How (not) to be college married

Spoiler: We’ve messed it up already

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Unlike me, my collegiate ‘other half’ is unwilling to sacrifice dignity by appearing in The Tab.

So, for the sake of preserving anonymity, no full face photos or the name of my new college husband will be used used in this article.

If, unlike us, you actually understand the slightly insane Cambridge familial tradition and you want to make a decent go of it, there’s probably some things that are worth avoiding.

Here’s everything I’ve learnt since my college hubby got down on one knee last week:

Facebook Messenger isn’t romantic enough 

Now I know we’re the internet generation (yay technological progress) but some things ought to be kept away from social media. Proposals, for example.

(Even if they are proposals for a college marriage.)

21st century romance

Have standards

You don’t want to bore your college kids during Freshers’ by regaling them with that time you popped the question in Sainsbury’s. Be adventurous. Get down on one knee on the Bridge of Sighs. Or over sushi in Wasabi.

Just don’t get hitched in Spoons.

I’d attempt to defend our honour by arguing that it wasn’t Danger Spoons, and therefore classier than it could have been. But also less exciting – who doesn’t want their college marriage proposal to be coloured with the barrage of catcalls from drunken townies?

Fear is all part of the fun. Don’t be so bloody vanilla.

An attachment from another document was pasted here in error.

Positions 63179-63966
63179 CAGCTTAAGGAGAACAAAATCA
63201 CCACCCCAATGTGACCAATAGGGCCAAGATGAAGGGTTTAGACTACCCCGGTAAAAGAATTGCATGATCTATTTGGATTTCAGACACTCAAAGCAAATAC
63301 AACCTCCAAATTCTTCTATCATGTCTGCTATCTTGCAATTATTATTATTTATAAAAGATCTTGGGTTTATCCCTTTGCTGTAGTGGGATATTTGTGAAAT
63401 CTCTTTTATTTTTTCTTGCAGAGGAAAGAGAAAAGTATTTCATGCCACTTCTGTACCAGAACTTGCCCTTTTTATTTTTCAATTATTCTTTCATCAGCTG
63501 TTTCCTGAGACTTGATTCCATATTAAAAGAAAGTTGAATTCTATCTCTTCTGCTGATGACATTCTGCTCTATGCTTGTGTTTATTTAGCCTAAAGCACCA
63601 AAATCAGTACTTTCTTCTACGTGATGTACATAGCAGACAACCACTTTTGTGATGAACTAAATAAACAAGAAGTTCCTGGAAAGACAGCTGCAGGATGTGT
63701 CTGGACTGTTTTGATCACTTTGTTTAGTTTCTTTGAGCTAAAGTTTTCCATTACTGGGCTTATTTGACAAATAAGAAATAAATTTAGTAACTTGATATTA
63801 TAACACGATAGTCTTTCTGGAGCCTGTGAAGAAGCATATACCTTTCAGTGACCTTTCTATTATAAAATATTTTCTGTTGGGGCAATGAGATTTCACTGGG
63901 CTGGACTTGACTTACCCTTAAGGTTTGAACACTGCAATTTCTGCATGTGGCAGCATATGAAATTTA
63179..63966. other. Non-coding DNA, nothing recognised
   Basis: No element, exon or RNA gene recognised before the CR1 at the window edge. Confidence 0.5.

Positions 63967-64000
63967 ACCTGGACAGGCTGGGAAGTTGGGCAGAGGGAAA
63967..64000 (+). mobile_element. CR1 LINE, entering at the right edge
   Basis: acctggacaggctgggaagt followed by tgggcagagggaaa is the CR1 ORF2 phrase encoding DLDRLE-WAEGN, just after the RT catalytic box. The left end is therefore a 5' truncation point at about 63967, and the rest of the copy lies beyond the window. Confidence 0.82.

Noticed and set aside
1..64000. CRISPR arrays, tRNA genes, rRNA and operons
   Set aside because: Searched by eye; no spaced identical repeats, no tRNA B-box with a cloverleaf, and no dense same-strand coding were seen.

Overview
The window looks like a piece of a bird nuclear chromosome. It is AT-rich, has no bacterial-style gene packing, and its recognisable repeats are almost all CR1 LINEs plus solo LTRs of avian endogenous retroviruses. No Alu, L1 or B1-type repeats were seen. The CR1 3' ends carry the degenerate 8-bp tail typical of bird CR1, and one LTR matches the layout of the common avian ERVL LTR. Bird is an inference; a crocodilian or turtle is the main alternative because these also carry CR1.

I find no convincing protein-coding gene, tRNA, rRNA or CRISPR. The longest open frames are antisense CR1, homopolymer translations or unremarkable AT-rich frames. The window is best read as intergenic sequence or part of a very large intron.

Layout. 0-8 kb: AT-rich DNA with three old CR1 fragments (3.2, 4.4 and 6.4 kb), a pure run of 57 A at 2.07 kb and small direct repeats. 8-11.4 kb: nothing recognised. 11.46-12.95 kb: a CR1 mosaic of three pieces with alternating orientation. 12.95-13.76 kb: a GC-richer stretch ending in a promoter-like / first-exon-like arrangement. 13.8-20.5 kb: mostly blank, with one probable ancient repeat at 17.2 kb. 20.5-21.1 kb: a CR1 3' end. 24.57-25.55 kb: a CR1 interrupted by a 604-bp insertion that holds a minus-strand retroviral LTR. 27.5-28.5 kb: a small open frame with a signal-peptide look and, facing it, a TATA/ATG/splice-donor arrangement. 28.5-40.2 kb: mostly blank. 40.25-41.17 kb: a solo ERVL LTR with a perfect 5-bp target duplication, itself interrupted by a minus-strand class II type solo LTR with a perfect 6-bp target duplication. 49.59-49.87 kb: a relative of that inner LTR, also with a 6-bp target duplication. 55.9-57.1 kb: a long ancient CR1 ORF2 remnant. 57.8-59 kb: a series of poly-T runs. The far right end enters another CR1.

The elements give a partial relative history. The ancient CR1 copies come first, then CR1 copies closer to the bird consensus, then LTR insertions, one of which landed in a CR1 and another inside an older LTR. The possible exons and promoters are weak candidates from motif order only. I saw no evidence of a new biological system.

Putting a ring on it

Know your partner

After all, if it goes well, you’ll potentially be ‘married’ for the next three, four or even six years.

Fair enough, it’s Week Five. You could probably fit your respective knowledge of each other on a postage stamp.

Maybe get their sexuality right, though? Courtesy of a mix-up at Freshers’ Formal, I was under the impression that he was gay for the first four weeks.  In fact, I only found out that he was straight three hours before he proposed, when a passing comment about an ex-girlfriend altered things.  Thankfully, he found it hilarious.

All’s well that ends well.

Make sure there aren’t too many conflicts of interest

There’s nothing worse than entering into a college marriage with someone and realising that you’re at completely opposite ends of the political spectrum. Or one hates the football team that the other so ardently supports. Sort out your discrepancies.

Thankfully, ours are a source of amusement for the other person. I know he doesn’t want to hear about the time I vomited into a Bag for Life last week at 3AM (those things cost 5p, okay?) and he’s about one board game night away from morphing into the old man from One Foot in the Grave, but we make it work.

It’s only been about five days, but we’re going strong.

Have things in common with them

You’re married, for God’s sake. It should (probably) be someone that you’re relatively close friends with in your college. Unless you just got really drunk in Life and thought it was a good idea. Hey, people really do that, with actual marriages. What Happens in Vegas, anyone?

But genuinely. Don’t get married to someone if your conversation can’t extend beyond superficialities. Make sure it’s someone you can actually talk to. Celebrate the things you DO have in common. Like the fact that my college husband and I have enough scarves combined to create a mini collection.

Genuinely wish I’d been joking

Reap the benefits 

Providing you don’t mess it up by trying to date – works for some, and ONLY some – you’ve got a good friend to have around for the next few years. Plus, you can enjoy the thought of traumatising the innocent freshers who are unfortunate enough to be allocated as your college kids. I hope ours like scarves.


And failing that, you’ve always got each other for moral support.

Like navigating the horrors of Week Five Blues together.